Our Baltimore Gridiron Staff give their thoughts on this year’s (2012-2013) team and the Super Bowl team in 2000-2001. We’re not assuming anything, this team hasn’t won a Super Bowl yet, that hopefully will be the outcome. Still, we compare both teams that made it to the Super Bowl.
The 2000 Ravens were a team that could win games based on defense and Matt Stover’s right leg. The regular season included four victories by shutout as well as five straight weeks without an offensive touchdown. Both stats would be unheard of in today’s game. The 2012 edition is defined by high scoring offense and big plays downfield and a defense that bends but doesn’t break inside the twenty against opponents.
These teams do share so commonalities. Both won their Wild-card match-up at home only to go on the road for the next two to knock off higher seeded opponents. Each had an intriguing mix of youth, experience, leadership and personality among its roster.
The memories for me of that first championship are still pretty vivid. My wife and I were just out of our first year of marriage and I can remember the huge party we held in our basement with family and friends. I was without kids then with only a dog to dress up in Ravens gear. I remembered feeling very strongly that if the Ravens got by Divisional rival Tennessee (What a great team they had!) then a Super Bowl appearance was inevitable. Oddly enough I had the same feeling this year about Denver. After the victory I drove down from my Baltimore county home into the city to celebrate with the revelers in Fells Point. It was a wild evening and one that won’t soon be forgotten. Fans need to enjoy this moment, it’s a small reward for all your fanatic behavior over the years.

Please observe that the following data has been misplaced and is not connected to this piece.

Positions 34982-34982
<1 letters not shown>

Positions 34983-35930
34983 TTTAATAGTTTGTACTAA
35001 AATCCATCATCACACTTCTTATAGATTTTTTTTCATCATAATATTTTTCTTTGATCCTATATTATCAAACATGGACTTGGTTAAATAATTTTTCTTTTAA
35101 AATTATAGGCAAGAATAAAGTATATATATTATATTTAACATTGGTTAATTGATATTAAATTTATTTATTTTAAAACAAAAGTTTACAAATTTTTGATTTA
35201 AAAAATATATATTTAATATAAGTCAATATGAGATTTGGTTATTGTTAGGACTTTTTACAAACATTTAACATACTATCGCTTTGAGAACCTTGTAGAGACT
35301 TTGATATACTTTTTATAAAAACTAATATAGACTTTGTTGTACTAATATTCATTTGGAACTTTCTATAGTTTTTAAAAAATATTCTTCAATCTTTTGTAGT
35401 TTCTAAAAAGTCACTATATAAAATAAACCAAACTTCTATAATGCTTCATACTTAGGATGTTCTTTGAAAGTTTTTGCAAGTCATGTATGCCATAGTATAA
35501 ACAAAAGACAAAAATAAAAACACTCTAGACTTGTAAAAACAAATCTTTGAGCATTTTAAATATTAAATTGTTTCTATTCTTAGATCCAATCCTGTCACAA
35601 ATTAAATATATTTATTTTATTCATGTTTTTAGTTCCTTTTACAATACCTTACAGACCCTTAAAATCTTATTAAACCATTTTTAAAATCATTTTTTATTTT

The words to describe the 2000 team was ‘dominating Defense.’ For all the talk of the 85 Chicago Bears being the best defense, the 2000 Ravens team still holds the record for fewest points allowed in a 16 game season at 165. Plus, they didn’t have an explosive offense. When the Ravens went into Tennessee and beat the Titans in the playoffs, fans new they could win the Super Bowl.
The words to describe this year’s team: heart, grit and guts. There have been so many personal stories and challenges that affected this team, that this has created one of the strongest bonds for a team that we might ever witness in sports. What is magical about this team is that they don’t panic, rather they rise to the occasion. The defense has come full circle, a unit that struggled and was plagued by injuries–are in sync now–partly because of the Ray Lewis’ leadership/retirement which has this team playing with a sense of urgency. What else is great is that this team can score points, they are a more explosive offense then the 2000 team. Much like the win on the road to beat the Titans for the 2000 team, this year’s team had quite a monumental task of going on the road to Denver and New England against two of the best quarterbacks in the modern era. There has to be something said, about being ‘hot’ in the playoffs.
There is also a lot to be said for quarterback Joe Flacco and his story. Instead of crumbling under the pressure because of an up and down season, he has carried the offense on his shoulders. For some reason the national media doesn’t appreciate Flacco no matter what he does, or no matter how many playoff games he wins. This journey to the Super Bowl has to be gratifying for ‘Joe Cool’ and his supporters.
Simply stated, the Ravens of 2012-13 would be completely over-matched by the aggressive and dominant Ravens of 2000-01. The comparison between the two is borderline farcical. For all of their much maligned short comings on offense, the 00-01 team was actually pretty solid. Although Dilfer was never going to throw like Joe, Jamal Lewis was straight destroying people, Shannon Sharpe was en route to Canton, and Jonathan Ogden was rounding into the absolute pinnacle of his career. You simply can’t match that. As for the defense? Well why bother. We all know how good they were. Even the special teams were solid. Jermaine Lewis was crushing the competition in much the same way that Jacoby Jones is now.